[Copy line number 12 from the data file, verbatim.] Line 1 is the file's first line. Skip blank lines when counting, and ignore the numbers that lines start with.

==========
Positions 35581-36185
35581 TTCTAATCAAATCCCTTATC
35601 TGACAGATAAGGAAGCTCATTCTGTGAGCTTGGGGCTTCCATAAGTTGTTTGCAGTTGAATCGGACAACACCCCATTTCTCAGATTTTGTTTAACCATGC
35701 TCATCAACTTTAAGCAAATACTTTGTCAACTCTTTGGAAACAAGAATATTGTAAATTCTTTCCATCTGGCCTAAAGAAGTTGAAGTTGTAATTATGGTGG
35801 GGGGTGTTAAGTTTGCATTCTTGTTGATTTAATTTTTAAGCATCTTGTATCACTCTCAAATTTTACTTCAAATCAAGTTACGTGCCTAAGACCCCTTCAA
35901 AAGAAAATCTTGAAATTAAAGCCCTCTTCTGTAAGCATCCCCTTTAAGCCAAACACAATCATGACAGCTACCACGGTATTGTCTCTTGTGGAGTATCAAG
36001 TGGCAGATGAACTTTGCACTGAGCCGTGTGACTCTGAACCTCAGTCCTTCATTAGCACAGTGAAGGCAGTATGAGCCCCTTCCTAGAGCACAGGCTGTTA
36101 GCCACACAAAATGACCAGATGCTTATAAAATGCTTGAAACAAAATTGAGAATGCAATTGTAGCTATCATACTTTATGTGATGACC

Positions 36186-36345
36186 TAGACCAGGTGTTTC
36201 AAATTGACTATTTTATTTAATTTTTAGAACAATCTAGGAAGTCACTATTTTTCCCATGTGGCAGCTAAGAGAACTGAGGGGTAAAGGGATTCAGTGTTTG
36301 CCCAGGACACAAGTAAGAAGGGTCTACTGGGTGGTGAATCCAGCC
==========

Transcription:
36301 CCCAGGACACAAGTAAGAAGGGTCTACTGGGTGGTGAATCCAGCC